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Countless numbers of space rocks have blasted Earth over its long history. These collisions gouge holes in the ground, known as impact craters. Wind and rain erase most of them, but a few survive. And scientists continue to search for more. One problem, though, is how to tell when a big, round hole in the ground is an impact crater and when it’s just a big, round hole in the ground.
In the last decade, for example, two possible impact craters were discovered in Egypt.
The first was discovered 10 years ago. Satellite photos revealed a round structure that’s almost 20 miles wide. Such a crater would have been formed by an asteroid almost a mile in diameter.
Because the crater is so remote, it took a while for scientists to get to it. When they did, they found no evidence of an impact. The rock hadn’t been subjected to a powerful shock, for example. So the feature’s origin remains unknown.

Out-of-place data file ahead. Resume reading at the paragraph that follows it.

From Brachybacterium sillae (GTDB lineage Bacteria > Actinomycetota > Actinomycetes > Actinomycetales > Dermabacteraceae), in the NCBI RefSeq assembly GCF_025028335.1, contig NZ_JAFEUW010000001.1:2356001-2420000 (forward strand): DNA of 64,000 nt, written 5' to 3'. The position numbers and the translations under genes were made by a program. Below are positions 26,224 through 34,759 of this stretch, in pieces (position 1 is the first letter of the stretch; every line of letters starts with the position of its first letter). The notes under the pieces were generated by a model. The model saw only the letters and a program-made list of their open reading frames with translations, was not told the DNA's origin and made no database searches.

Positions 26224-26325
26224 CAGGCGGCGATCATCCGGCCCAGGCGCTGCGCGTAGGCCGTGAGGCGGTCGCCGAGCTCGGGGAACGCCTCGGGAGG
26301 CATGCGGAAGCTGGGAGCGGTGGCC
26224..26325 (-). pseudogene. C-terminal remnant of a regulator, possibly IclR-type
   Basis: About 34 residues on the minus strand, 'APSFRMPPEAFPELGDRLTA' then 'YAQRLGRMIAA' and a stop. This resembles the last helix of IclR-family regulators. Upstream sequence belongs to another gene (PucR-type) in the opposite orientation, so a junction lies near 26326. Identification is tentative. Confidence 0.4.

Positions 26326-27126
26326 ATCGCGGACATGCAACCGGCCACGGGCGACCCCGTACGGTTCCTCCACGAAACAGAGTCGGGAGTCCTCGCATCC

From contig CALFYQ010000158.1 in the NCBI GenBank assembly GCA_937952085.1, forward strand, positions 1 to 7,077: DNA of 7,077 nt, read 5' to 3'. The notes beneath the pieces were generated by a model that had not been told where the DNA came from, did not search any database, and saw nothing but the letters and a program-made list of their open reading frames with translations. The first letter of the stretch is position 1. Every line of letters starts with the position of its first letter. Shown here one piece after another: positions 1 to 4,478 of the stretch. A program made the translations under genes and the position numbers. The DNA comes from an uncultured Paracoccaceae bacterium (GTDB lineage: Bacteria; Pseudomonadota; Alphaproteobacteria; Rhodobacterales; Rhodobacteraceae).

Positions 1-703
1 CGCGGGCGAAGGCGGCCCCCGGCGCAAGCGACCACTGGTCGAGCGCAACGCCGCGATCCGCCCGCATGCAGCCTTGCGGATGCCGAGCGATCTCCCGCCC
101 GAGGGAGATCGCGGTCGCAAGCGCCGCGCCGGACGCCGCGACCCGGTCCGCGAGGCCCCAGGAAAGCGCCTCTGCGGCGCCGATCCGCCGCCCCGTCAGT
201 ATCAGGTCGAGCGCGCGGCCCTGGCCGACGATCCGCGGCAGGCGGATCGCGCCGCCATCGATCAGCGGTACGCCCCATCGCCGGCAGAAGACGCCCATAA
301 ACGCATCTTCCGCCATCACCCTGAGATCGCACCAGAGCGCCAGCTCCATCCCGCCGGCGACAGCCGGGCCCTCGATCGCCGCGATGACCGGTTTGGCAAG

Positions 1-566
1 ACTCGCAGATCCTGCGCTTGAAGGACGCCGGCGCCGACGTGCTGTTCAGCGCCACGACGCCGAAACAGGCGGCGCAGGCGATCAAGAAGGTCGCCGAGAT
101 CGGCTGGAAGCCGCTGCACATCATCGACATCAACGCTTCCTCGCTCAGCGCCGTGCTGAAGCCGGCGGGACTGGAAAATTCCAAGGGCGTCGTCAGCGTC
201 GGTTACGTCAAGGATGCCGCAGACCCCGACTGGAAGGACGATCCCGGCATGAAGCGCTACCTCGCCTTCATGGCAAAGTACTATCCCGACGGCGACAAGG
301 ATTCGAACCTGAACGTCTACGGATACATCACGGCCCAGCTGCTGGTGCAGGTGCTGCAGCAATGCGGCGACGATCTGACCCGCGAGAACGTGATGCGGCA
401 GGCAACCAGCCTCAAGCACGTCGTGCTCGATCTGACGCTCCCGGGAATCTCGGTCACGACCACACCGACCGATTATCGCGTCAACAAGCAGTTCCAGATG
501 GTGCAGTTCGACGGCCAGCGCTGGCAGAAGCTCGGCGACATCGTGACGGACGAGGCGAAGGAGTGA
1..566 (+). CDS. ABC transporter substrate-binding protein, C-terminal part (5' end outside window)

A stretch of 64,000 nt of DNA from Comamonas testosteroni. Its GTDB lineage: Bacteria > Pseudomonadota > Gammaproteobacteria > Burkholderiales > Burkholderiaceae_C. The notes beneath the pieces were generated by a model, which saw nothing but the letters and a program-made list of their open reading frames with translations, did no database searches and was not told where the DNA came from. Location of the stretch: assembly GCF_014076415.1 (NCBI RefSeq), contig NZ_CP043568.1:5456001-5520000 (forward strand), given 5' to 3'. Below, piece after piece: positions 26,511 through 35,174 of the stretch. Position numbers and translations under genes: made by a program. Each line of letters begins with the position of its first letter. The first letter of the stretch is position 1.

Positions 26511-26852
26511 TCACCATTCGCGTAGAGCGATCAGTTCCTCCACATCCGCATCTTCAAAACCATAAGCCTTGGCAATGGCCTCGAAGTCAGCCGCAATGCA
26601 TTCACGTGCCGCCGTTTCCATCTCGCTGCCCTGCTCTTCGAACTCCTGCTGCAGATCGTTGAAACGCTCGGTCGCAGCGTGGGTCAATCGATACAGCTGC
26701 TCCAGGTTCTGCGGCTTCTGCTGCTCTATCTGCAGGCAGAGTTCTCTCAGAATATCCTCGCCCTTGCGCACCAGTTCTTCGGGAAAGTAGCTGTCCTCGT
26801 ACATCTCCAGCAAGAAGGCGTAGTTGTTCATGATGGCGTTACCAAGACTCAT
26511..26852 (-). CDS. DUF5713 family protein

Another crater was spotted a couple of years later. It’s only about 150 feet across. But its rim is quite sharp, and “rays” of debris surround it — rocks and dirt blasted out by the possible impact.
This time, ground exploration confirmed the crater’s impact origin. Known as Kamil, the crater probably formed when an iron meteorite slammed into the desert about 5,000 years ago. Most of it was vaporized, but scientists gathered almost a ton of debris — bits of iron strewn across the Sahara.
We’ll talk about bits of meteorites buried in the desert tomorrow.
Script by Damond Benningfield